Michigan Farm Bureau Centennial |
Michigan Farm Bureau centennial site celebrating 100 years of Michigan Farm Bureau.
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By Jeremy C. Nagel

Just before MFB’s recent annual meeting — our 100th — I spent some time updating a routine internal memo reminding county Farm Bureaus it’s time to update their committee rosters: Young Farmer, P&E, candidate evaluation, etc. It was bittersweet omitting from that roster Local History Teams, the short-term program we designed to encourage county Farm Bureaus to dig into, share and celebrate their unique, local agricultural heritage.

The program was a personal baby of mine with a finite lifespan that whizzed by quickly, and with that lifespan now officially expired, I feel a little empty-nesty, a little misty and a little “Where does the time go?

But no mere memo from Home Office can fully seal the fate of a program that gained such vigor so quickly. Besides, we don’t order counties around; we encourage, support, suggest… MFB sincerely respects county Farm Bureau autonomy more than many realize, and there’s a comfort in knowing that a county’s gonna do what a county’s gonna do.

To that end, I say this: As long as you’ve got members who enjoy digging into the history of your local farm community, I encourage them to keep on keepin’ on. Two big reasons:

  • History really does happen every day, and documenting it is important. Generations yet to come will benefit and treasure your efforts.
  • The more you look, the more you’ll find, because even well-preserved history can stay hidden from view.

Case in Point

Few county Farm Bureaus are more on top of their own history than the one I call home: Mason County. {swoon, sigh} But you never know what else is out there, hidden away, waiting to be discovered.

Local History power couple Ron and Neva Wood earlier this year stumbled across a treasure that had slipped through the cracks so long ago that what it contained was fresh news even to Mason County’s deepest memories. Boxed up in the office basement they found an old scrapbook documenting the earliest decades of their local farm organization, going back 100 years.

In addition to being a veritable who’s-who of Mason County’s farm community 100 years ago, it also documented a remarkable side story that sets the county apart from every other: Mason County Farm Bureau was the first in the state to have its own BAND.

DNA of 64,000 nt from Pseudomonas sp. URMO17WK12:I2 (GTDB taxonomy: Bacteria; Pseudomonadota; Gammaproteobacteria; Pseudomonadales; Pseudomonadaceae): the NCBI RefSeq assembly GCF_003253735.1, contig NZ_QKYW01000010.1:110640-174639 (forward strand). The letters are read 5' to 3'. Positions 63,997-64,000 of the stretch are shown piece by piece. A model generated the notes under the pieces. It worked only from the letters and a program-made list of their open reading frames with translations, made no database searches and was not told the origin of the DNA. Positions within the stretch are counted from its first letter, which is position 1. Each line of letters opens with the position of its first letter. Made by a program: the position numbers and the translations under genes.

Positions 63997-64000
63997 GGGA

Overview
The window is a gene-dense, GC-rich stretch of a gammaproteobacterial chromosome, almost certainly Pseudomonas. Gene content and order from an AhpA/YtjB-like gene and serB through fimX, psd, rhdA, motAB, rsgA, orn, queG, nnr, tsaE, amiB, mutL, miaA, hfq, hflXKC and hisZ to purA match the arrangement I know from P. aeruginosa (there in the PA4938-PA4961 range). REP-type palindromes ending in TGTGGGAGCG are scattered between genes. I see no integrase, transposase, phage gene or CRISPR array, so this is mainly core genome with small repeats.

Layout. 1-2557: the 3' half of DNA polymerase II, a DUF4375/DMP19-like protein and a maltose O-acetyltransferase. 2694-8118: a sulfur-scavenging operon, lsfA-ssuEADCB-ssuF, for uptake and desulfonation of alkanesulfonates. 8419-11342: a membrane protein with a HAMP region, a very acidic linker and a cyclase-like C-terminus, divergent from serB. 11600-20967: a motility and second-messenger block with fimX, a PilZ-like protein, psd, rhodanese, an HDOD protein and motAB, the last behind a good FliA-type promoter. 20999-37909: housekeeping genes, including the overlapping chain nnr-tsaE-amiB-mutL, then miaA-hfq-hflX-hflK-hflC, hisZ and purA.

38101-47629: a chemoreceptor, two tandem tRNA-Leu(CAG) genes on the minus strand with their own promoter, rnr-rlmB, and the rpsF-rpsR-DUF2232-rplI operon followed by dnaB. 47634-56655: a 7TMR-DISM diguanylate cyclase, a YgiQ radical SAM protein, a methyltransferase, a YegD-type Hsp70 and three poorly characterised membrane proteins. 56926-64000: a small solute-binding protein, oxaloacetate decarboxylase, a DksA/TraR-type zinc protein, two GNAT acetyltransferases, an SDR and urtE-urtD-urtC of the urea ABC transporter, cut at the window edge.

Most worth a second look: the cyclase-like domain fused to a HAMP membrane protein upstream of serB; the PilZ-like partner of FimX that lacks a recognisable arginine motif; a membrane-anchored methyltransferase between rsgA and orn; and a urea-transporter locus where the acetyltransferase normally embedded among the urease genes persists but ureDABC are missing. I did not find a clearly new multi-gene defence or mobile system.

Let that sink in.

Does YOUR county Farm Bureau have a band? Didn’t think so.

Once he’d absorbed the scrapbook’s contents, Ron shared the discovery in a slide show at the county annual meeting. That presentation made use of local newspaper clippings preserved within the scrapbook itself, which summarizes the band story like this:

In 1933 the first Farm Bureau Band was organized in Mason County. In the Ludington Daily News, Oct. 3, 1936, an article titled “Rural School Floats Are Big Feature of Festival,” reads in part: “The line of march was headed by the Farm Bureau Band, which made peppy music under the direction of Wm. Sommerfeldt.

Another article shows a picture of the 18-piece band in their coverall uniforms, and reads: “The Mason County Farm Bureau Band is causing quite a sensation in agricultural circles with its well-rendered concerts. It is the only Farm Bureau band in Michigan. The article goes on to say that the band was started six months ago at a Farm Bureau meeting where Wesley Hawley, president and a fruit grower, said “What we need to make our meetings more enjoyable is a band.” “Right,” said William Sommerfeldt, operator of a 240-acre farm near Custer. Others shouted “Amen!”  And so a band was organized.

The Moral of the Story

My point in sharing this isn’t just to brag up my homeland, or even to spotlight Ron and Neva’s outstanding work (although both reasons are deserving.)

The real point is that you never really know what all’s out there. Even the most experienced authorities (Ron is a crack local historian and Neva is the tenured county administrative manager) will come across materials, resources or stories that contribute fresh detail to the big picture even after being squirreled away for who knows how long.

If there’s one thing I’ve learned managing our Local History program for the past few years, it’s that you can’t swing an old scrapbook without bonking a history buff on the noggin. They’re everywhere, and there’s no reason for them to stop doing fascinating work just because a memo from Lansing forsakes them.

I hope you all keep exploring, keep sharing, and keep taking great pride in the legacy of those farmers and farm families who came before you. Your support person at Home Office (that’s me) is still on board and looks forward to sharing your discoveries with our big Farm Bureau family.

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